Minggu, 15 Februari 2009

Create a story telling story

Reading is fun. TV and video can be exciting. But creating your own stories is an adventure of discovery and learning that is more fun then any of these.
Creating storytelling stories is quite different from creating written stories. That’s because storytelling stories are different from written ones.
Written stories are always the same. You may read them many times, but the words will always be in the same order. One event will follow another. Storytelling stories are never the same. A storytelling story changes with each audience to appeal or adapt to those specific listeners.

For example, if you lost something on the way home from school, how would you describe the incident to your mother? Your teacher? Your best friend? Your sister or brother? Would one version vary depending on whom you were talking to?
Storytelling is like this. You might leave out some part one time or add others another time. Some parts, such as a repetitive line can always be the same, but each telling is different.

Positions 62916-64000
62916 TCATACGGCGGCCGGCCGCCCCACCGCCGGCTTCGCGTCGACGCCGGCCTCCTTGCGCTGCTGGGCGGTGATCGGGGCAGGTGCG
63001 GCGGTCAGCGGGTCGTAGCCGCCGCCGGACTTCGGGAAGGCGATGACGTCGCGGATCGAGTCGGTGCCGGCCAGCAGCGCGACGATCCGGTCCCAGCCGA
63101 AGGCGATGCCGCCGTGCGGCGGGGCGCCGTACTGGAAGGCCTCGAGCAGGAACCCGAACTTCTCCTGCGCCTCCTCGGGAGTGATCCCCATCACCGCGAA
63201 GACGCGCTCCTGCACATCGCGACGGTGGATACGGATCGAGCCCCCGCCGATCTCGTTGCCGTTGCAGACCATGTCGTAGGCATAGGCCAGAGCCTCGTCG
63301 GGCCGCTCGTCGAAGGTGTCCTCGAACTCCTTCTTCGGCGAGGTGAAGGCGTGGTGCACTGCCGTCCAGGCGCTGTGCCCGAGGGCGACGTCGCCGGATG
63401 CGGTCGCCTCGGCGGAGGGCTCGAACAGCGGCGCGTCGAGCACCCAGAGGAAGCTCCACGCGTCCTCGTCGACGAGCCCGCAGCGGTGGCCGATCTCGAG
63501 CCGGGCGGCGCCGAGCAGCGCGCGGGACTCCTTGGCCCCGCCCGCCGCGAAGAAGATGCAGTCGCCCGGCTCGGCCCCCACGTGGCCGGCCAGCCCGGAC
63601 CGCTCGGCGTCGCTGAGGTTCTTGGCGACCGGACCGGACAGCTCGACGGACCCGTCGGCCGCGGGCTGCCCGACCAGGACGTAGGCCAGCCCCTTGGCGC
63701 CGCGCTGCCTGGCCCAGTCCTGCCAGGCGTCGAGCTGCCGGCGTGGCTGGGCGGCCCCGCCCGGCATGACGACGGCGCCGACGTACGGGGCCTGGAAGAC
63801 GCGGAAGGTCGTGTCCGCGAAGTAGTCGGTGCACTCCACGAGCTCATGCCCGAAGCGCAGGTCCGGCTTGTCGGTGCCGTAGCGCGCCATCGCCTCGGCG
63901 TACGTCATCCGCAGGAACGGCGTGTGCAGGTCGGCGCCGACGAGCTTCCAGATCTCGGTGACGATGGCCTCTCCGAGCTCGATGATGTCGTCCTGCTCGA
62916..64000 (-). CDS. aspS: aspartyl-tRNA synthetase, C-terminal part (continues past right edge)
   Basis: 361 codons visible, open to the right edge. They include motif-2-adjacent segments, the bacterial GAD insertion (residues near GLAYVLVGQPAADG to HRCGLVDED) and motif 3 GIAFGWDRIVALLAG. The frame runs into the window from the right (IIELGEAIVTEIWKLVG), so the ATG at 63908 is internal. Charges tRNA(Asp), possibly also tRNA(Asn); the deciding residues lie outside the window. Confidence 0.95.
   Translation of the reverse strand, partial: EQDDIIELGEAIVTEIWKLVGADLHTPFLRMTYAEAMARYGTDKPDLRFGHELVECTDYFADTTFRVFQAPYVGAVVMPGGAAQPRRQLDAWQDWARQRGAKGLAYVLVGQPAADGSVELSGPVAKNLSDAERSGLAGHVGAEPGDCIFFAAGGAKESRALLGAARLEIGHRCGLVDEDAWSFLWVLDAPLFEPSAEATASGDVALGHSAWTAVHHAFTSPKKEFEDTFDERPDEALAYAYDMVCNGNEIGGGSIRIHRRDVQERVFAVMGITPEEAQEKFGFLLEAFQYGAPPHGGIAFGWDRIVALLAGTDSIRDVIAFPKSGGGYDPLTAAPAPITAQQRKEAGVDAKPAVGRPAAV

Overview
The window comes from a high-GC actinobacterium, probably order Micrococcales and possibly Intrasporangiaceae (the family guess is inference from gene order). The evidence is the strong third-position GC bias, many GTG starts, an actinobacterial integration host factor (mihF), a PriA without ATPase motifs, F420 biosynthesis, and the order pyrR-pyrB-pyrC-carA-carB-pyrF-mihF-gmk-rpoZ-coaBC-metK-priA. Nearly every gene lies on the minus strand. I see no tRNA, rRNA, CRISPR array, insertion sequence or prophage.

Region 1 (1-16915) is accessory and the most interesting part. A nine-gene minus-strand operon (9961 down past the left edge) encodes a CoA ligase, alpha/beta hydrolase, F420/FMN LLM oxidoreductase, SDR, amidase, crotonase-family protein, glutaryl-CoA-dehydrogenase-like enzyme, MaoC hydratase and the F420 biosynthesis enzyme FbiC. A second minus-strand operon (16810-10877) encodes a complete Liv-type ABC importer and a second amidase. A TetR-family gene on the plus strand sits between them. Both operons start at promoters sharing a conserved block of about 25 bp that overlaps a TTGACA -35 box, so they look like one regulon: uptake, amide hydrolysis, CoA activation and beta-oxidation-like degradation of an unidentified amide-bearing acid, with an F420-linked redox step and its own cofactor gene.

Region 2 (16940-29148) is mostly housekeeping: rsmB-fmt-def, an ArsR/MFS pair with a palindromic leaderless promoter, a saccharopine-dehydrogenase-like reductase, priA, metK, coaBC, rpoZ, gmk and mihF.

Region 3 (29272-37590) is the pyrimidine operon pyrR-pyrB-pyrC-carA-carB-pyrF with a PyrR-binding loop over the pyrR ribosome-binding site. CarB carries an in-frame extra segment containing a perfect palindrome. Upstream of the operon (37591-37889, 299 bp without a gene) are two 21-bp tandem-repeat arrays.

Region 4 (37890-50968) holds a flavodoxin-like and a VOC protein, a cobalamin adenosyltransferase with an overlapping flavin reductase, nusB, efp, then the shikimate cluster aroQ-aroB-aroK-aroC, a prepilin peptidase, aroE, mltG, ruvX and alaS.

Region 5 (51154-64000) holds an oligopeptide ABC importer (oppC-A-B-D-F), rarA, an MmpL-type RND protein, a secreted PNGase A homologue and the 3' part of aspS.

Three Important Secrets

There are three secret reasons why
each storytelling is different.

Who Will Listen?
Will you tell your story to kids your own age? Will they be friends or young people you haven’t met yet? Perhaps you will tell to younger kids. Or, will it be an audience of adults? Will it be just a couple people, a small group, or a large audience?

Why Are You Telling It?
There are many reasons for telling a story. Knowing why you are telling it may be the most helpful reason in adapting a story for a particular audience.
Many storytellers select tales just to entertain. They tell jokes, silly stories, or tall tales. Others want to teach something, such as how to be more considerate of animals, the environment, or other people. One storyteller likes to encourage his listeners to try new things. Some babysitters tell stories to help children not to be afraid of thunder, lightening or scary shadows in their rooms. Some tellers use personal stories to promote understanding of another culture. Others want to make people think or to help people remember. Some like to scare their audience with ghostly stories.

Where Will You Speak?
How you tell your story and what story helpers you use will depend on where you will be speaking? Will you be talking at one of your youth organizations, a parents’ night program, in your classroom, at a storytelling workshop, in a library storytelling program, while riding in a car or bus, at a family dinner, during a community fair, at a museum, at a storytelling festival, or during a religious program?


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